Story of woman turned away from flight weighs heavily on minds of commentators

    A report about a woman who lost a day’s holiday after she was turned away from her flight to Tonga on Monday  because the aircraft had reached its maximum take-off weight has raised a storm on Facebook.

    Some readers thought Air New Zealand was being unfair, some thought she should have read the small print on her ticket while one reader said she should be glad she was spending less time in Tonga.

    A report by John Anthony on Stuff said Alex Catchpole-Ozpınar had been put off the plane on Monday because the Air bus A320 had reached its weight limit.

    The 168 seat A320s has a maximum take off load of 77 tonnes.

    Catchpole-Ozpinar said she had booked her seat in February, but was told that in such circumstances the last person to  book online was removed.

    She said she was told she was not flying at 6.30am, three hours before the flight was supposed to depart.

    As a result of the incident she lost a day’s holiday in Tonga. She was re-booked on the Tuesday flight, but said her accommodation was not refundable.

    Air New Zealand said that it could refuse to carry any time for safety reasons.

    It said she should talk to her travel insurance broker about getting money back for her missed hotel night.

    The story attracted a barrage of online comments, including one from a writer signing themselves J.Edgar who said she should be glad she only had to spend four nights in Tonga rather than five.

    “Tonga is a horrible place for a holiday,” he wrote.

    “Samoa is much nicer, or Rarotonga if you just want to do nothing on a beach.”

    Other on-line commentators speculated that Air New Zealand had oversold the flight, that it was carrying more freight than expected or that it was carrying too much fuel because it had to be able to divert to Nadi.

    The reality is that flight are sometimes oversold and people are bumped off.

    When this happens some airlines – but not, in this case, Air New Zealand – ask for volunteers and offer to pay cash as an incentive, or even to put up people in a hotel if necessary.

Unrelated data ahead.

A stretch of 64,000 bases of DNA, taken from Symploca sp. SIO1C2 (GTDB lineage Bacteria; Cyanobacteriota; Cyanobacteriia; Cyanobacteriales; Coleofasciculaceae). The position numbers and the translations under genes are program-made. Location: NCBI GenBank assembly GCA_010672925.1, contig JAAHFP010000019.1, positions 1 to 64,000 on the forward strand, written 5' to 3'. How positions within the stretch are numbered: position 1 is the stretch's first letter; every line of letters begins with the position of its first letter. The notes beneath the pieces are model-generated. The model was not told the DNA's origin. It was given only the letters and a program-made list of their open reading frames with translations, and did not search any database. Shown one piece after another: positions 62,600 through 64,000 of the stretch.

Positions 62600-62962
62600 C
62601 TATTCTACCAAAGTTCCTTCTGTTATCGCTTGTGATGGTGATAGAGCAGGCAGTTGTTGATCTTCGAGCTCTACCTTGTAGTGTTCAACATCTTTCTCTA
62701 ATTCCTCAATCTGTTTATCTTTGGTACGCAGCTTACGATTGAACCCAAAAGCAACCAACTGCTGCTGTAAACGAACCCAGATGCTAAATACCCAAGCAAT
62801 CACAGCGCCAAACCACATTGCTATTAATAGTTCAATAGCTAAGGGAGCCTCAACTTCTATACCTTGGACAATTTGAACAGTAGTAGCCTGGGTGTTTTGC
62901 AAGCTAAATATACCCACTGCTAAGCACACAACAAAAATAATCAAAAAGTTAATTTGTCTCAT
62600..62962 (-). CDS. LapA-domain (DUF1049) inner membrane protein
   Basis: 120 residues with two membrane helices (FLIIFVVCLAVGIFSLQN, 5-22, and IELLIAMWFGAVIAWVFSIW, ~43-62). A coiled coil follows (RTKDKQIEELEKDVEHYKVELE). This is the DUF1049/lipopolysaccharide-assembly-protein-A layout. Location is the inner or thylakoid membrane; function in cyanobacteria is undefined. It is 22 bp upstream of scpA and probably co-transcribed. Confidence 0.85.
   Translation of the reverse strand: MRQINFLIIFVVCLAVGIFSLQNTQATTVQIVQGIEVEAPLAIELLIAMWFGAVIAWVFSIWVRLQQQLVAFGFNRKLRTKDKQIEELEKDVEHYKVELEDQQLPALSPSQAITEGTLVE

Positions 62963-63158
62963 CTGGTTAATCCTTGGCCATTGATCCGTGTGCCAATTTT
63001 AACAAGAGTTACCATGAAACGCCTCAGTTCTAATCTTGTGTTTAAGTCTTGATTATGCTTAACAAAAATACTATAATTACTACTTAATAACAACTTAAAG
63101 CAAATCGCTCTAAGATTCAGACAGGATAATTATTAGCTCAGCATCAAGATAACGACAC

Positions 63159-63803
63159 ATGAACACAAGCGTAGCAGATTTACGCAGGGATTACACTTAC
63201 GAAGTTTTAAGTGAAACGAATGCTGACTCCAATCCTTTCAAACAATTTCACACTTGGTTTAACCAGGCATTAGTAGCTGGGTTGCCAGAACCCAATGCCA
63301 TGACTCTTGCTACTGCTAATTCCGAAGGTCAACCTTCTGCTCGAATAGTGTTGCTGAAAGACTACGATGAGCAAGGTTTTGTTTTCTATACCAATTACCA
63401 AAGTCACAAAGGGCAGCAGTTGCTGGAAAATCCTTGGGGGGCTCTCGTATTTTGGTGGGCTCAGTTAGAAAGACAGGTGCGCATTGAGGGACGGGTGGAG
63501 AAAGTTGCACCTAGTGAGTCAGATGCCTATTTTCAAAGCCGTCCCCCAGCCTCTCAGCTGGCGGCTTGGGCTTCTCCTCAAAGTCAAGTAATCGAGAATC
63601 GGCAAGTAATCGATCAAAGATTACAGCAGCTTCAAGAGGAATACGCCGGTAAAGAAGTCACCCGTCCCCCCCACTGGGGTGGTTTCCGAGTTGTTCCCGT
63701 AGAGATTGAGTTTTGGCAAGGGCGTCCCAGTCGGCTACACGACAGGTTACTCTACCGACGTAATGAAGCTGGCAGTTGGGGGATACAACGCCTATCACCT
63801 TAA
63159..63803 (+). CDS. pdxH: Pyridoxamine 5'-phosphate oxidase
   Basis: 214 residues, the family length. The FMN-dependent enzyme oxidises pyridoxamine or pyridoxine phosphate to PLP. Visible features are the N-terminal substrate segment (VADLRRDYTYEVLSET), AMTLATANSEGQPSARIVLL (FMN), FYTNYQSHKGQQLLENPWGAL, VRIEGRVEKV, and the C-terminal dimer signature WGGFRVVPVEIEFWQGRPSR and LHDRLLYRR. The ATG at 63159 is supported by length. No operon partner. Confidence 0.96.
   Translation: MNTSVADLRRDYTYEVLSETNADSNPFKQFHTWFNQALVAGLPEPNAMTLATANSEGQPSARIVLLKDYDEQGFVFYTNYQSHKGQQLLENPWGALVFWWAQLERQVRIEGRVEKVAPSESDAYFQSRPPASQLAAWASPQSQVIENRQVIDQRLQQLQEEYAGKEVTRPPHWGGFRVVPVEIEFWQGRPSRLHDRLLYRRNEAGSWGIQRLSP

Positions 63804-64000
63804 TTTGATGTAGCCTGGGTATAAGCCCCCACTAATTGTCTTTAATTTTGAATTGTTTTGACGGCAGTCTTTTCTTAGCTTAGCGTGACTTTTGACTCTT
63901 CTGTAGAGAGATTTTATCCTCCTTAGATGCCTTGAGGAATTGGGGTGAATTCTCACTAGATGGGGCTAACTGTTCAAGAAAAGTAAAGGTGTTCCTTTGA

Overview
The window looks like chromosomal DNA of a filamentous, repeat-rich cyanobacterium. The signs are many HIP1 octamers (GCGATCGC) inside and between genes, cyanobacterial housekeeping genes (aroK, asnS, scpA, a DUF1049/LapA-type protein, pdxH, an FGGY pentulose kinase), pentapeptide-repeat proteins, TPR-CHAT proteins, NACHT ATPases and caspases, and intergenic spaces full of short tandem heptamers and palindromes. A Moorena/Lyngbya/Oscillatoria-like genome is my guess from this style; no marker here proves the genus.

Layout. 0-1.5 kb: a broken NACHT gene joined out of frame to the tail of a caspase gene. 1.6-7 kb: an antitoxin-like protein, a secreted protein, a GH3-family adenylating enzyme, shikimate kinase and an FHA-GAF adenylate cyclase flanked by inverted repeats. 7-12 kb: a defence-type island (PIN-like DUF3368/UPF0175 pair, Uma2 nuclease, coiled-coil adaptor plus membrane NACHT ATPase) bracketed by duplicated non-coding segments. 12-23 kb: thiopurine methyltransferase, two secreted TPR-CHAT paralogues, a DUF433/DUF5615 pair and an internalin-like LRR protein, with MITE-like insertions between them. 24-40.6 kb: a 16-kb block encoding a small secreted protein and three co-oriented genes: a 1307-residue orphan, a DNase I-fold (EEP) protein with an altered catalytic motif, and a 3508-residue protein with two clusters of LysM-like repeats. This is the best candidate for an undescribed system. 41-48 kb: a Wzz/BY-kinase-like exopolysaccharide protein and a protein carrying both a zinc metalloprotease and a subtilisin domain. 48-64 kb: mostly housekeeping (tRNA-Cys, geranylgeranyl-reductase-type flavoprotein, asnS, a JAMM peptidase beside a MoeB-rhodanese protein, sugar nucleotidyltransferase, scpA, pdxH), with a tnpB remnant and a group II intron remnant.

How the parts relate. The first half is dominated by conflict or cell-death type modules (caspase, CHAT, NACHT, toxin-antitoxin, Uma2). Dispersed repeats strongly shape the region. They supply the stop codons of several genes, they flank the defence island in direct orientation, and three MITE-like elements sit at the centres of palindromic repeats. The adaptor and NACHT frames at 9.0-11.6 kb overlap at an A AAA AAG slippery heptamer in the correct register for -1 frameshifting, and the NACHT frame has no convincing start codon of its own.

Others will leave behind passenger luggage, especially if there is a flight immediately following.

    The fact is, however, that many airlines weigh passengers individually before each flight, especially if there are concerns about critical take-off weight.

    And the reality is that some airlines in the Pacific and elsewhere do charge passengers by how much they weigh.

    Samoa Air started charging passengers per kilo of body weight rather than per seat in 2013.

    Central Asian carrier Uzbekistan Airways followed suit in 2015.

    The airline claimed at the time that its policy was making people more aware of obesity as a health issue.

    The Stuff report quoted former Air New Zealand employee Irene King as saying the airline used to calculate passenger weights for Tongans as higher than other passengers.

    “It used to be pretty challenging because the standard passenger was not standard for the Tonga community,” King said.

    What do you think?

    Should airlines charge passengers by weight?

    And would that discriminate against Tongans and Samoans?

    If people can’t fly, should the airline compensate them?

    Should it call for volunteers from people who would be happy to accept a reward for waiting for a later flight?

    And is Tonga really an awful place to have a holiday?

    Let Kaniva News know what you think.

    The main points

    • A report about a woman who lost a day’s holiday after she was turned away from her flight to Tonga on Monday  because the aircraft had reached its maximum take-off weight has raised a storm on Facebook.
    • Some readers thought Air New Zealand was being unfair, some thought she should have read the small print on her ticket while one reader said she should be glad she was spending less time in Tonga.
    • A report by John Anthony on Stuff said Alex Catchpole-Ozpınar had been put off the plane on Monday because the Air bus A320 had reached its weight limit.
    • Catchpole-Ozpinar said she was told she was not flying at 6.30am, three hours before the flight was supposed to depart.

    For more information

    Air New Zealand denies woman from boarding heavy Tongan flight (Stuff)

    Fat passengers hit in the pocket (New Zealand Herald)

    Airline announces it will weigh passengers before boarding (Daily Mail)

    1 COMMENT

    1. ʻOku hoko ha vālau he Feisipuká tuʻunga ʻi ha līpooti ʻo ha fefine ne iku taʻofi ke ʻoua ʻe heka ki he vakapuná ʻo ʻikai lava ai ʻene ʻaho mālōlō ki Tongá koeʻuhī ko hono fakahā ange kuo aʻu e mamafa ʻo e vakapuná ki he ngataʻanga taupotu taha ke ne utá.

      ʻOku pehē ai ʻe he kau lau ʻi he talanoá ni ʻe niʻihi ʻoku ʻikai fea e ʻEa Nuʻu Silá, niʻihi ne nau pehē ne tonu ke ne lau ʻa e fanga kiʻi tohi mataiiki ʻoku ʻasi heʻene tikité lolotonga iá ne pehē ʻe ha tokotaha lau talanoa ʻe taha naʻe tonu ke fiefia he siʻi e taimi ke ne fakamoleki ʻi Tongá.

      ʻI ha lipooti ʻa John Anthony mei he Stuff naʻá ne pehē ai naʻe ʻikai tali ke heka ʻa Alex Catchpole-Ozpinar he vakapuna ʻo e ʻaho Mōnité koeʻuhi kuo ngata e uta ia ʻa e Air bus 320. Naʻe pehē ʻe Catcpole-Ozpinar naʻe tala ange ʻe ʻikai lava ke ne puna he vaka ʻo e taimi 6.30am ʻa ia ko e houa ia ʻe tolu ki muʻa he taimi mavahe ʻa e vaká.

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